According to CROW’s Hospital Director, Dr. Heather Barron, the necropsy results for Ozzie the American Bald Eagle showed rodenticide exposure (brodifacoum). As of March 31, 2015 this second- generation anticoagulant rodenticde in 12 d-con products are no longer being distributed to retailers and are now banned in the consumer (homeowner) market. However, the new EPA regulations do not affect the professional pesticide industry; they are still allowed to use these second-generation rat poisons, brodifacoum, bromaiolone, difenacoum, and difethialone.
According to Common Sense Pest Control based in Berkley California, brodifacoum is responsible for about 74% of reported pet poisonings, and in areas where it is used, at least 11% of the raptors may be at lethal risk for secondary poisoning … meaning the eagle, owl, or hawk that eats the rat that ate the poison. Sometimes a rat may eat the poison 20-40 times before it dies. Even if the poisoned rat does not kill the animal, sublethal amounts make them more susceptible to disease and accidents, building up over time in their system. One study in California showed that 90% of bobcats in an area had been poisoned with rat poisons. These poisons can also effect reproduction in raptors.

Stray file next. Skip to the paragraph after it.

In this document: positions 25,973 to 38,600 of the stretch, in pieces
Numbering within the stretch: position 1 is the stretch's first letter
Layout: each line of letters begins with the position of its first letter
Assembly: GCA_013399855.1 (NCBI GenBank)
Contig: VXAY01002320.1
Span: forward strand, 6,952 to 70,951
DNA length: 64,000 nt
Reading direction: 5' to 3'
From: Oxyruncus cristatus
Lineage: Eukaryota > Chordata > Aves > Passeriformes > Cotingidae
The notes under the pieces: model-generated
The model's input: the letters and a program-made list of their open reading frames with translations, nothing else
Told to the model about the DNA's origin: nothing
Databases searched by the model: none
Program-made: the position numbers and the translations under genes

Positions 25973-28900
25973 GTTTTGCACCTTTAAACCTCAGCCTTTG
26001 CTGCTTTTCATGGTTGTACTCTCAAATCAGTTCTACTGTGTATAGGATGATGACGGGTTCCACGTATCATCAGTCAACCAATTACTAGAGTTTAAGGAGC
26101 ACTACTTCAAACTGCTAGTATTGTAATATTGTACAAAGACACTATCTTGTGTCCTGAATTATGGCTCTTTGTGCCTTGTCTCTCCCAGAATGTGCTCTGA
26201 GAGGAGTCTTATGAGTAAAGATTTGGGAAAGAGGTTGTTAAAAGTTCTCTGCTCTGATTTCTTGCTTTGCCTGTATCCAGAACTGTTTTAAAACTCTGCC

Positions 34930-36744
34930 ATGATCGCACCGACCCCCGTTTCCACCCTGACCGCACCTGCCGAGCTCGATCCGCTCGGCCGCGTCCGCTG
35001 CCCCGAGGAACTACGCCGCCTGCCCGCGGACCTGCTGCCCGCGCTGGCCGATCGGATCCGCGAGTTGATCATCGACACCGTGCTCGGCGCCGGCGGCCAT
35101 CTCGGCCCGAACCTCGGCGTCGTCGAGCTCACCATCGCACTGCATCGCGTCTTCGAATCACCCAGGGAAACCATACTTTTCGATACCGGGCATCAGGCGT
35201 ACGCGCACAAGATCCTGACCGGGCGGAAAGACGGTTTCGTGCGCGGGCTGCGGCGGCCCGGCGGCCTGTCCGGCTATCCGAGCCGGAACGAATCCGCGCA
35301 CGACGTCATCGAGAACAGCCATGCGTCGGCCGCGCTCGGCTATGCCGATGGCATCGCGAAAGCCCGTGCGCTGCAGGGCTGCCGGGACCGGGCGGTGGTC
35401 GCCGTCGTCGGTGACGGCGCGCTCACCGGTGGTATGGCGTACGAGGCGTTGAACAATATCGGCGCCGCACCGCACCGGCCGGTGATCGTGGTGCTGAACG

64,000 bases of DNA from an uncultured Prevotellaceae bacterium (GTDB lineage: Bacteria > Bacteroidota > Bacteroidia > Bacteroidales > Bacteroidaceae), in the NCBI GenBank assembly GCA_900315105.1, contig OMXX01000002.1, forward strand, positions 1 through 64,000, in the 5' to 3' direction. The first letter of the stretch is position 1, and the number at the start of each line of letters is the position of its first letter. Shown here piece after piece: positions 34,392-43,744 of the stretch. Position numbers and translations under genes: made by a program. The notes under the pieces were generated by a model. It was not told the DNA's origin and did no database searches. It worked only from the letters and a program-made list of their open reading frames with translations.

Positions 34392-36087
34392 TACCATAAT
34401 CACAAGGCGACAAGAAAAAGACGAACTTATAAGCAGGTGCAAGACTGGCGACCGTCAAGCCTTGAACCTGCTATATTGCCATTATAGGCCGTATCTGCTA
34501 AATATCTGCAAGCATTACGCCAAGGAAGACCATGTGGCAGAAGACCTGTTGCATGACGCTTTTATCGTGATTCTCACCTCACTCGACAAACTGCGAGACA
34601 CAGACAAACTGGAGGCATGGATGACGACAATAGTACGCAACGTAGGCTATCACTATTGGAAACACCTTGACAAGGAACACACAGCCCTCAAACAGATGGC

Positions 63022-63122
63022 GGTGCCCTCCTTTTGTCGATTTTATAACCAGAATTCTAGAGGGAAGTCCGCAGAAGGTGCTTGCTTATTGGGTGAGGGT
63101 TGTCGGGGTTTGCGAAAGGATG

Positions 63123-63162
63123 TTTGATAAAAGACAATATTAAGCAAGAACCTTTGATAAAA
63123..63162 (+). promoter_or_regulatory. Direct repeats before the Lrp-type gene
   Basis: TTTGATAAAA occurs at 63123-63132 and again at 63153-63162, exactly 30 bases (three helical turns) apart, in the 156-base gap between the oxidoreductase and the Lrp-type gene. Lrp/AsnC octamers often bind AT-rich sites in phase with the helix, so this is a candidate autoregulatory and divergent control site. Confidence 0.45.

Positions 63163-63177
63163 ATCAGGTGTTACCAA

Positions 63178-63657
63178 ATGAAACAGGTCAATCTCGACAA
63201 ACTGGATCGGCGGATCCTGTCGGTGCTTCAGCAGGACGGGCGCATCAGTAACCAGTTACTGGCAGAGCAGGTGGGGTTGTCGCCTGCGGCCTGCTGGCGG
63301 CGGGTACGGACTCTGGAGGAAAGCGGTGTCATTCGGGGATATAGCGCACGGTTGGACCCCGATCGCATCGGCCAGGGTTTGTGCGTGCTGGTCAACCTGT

So what can you do to help the islands raptors, fox, and bobcats? Do not use rat poisons of any kind! Help your neighbors understand that their use of these poisons affect wildlife. Tell your pest control company to not use poisons but to instead find and plug up the ways rats are entering your home. Use snap traps or battery operated traps to catch the rats. Try using a professional wildlife removal business instead of a pesticide company for rat control.
Barn Owls no longer nest on Sanibel. Has anyone spotted a Great Horned owl nest in the last couple of years? Help put an end to this silent and deadly assault on our wildlife… just say no to rat poisons.
Please contact Dee at 239-472-2329 with any questions.